"خَلْف اَلْبَيْت سَيّارة."
Translation:There is a car behind the house.
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This may get a bit technical, but here goes:
"There is" is not written in Arab, but you might argue it should be there in English.
In English, we use "There is..." to introduce a new indefinite object into a conversation (i.e. "a car" that is new to the discussion versus "the car" which was already established at an earlier point in time). The word "There" is semantically empty in this construction, i.e. it does not indicate location as such, but only exists because English declarative sentences grammatically require at least one constituent to precede the verb.
In this particular case, you could also topicalize (i.e. 'move to the front') the location: "[Behind the house] is a car." The word "there" is no longer required, because the verb "is" is now preceded by another constituent. Notably, however, this does subtly change the meaning, because we are now emphasising the location of the car rather than the existence of the car.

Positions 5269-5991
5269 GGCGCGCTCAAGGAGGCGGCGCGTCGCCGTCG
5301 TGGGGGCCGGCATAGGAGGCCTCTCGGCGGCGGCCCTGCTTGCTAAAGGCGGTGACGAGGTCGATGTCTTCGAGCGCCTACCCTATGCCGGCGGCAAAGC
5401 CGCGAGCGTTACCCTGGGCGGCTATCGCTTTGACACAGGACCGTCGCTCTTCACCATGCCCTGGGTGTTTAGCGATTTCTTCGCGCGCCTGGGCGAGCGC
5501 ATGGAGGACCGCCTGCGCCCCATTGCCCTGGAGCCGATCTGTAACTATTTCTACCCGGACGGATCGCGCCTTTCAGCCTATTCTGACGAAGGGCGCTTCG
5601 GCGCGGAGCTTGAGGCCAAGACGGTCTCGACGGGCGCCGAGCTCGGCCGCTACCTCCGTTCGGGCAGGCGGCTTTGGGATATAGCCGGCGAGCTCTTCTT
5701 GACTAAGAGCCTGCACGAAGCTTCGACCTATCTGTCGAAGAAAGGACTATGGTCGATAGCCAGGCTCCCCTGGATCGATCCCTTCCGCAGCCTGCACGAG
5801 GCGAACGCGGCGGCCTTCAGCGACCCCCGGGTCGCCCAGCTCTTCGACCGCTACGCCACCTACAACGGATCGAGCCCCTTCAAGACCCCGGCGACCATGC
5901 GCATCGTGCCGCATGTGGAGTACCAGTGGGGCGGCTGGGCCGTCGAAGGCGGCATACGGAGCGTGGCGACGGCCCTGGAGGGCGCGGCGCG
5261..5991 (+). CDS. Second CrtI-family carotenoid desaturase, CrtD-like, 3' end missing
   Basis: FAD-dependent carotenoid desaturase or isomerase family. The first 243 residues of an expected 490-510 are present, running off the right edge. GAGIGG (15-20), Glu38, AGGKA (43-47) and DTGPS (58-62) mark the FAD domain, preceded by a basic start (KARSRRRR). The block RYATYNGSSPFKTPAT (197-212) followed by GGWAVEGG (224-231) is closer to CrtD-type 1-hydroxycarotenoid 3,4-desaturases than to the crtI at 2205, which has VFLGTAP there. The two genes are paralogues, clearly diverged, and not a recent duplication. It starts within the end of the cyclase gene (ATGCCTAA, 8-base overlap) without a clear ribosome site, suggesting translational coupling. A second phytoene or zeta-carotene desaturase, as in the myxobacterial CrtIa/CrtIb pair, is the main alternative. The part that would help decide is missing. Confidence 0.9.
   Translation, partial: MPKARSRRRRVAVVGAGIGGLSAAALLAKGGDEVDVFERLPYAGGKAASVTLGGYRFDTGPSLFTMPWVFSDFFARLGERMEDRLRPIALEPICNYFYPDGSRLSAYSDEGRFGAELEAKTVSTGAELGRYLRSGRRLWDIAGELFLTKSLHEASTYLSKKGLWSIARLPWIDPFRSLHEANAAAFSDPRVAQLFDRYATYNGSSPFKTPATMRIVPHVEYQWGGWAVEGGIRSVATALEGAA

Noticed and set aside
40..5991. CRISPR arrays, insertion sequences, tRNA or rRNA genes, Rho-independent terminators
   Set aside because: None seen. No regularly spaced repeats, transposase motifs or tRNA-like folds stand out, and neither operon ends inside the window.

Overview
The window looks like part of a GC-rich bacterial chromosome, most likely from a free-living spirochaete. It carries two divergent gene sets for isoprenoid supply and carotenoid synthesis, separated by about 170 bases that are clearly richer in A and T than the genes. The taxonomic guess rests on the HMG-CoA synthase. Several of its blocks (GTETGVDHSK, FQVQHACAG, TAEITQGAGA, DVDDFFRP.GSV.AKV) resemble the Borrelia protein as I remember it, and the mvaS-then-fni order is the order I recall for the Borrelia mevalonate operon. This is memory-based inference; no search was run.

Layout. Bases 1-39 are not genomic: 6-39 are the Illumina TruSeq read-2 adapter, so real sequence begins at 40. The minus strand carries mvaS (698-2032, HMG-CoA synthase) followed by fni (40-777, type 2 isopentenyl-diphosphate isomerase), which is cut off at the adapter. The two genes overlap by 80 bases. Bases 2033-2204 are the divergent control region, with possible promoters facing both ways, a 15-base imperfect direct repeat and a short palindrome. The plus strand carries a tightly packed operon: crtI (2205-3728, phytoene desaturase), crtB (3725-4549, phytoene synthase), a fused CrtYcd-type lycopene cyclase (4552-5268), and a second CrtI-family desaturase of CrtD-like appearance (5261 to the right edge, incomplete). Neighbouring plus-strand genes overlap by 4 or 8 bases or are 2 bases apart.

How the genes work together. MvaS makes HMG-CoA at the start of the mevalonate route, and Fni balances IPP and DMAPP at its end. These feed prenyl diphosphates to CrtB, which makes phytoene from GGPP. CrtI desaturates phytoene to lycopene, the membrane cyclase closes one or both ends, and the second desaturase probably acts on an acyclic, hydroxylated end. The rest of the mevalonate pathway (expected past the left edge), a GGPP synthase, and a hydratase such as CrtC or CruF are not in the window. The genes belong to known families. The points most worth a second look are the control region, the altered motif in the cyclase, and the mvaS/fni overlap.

I am no native speaker of Arabic, but from what I have seen so far, هناك functions exactly the same as "There is..." in English, and as the example above shows, topicalisation of the location is equally possible in Arabic (.خَلْف اَلْبَيْت سَيّارة). Therefore, it seems to me that this word order also emphasises the location خَلْف اَلْبَيْت over the car's existence; compare هناك سَيّارة خَلْف اَلْبَيْت . This would mean this sentence should be translated as "Behind the house is a car.", but it would be good if a native speaker could confirm.
can someone explain why the audio pronounces it as "Khal-feel bayt" instead of "Khal-ful bayt" or "Khal-fal bayt"? i wish they put a kasrah on the ف to make it clearer (خلفِ) if that's really the actual pronunciation and not an audio mistake, or hearing mistake on my part =/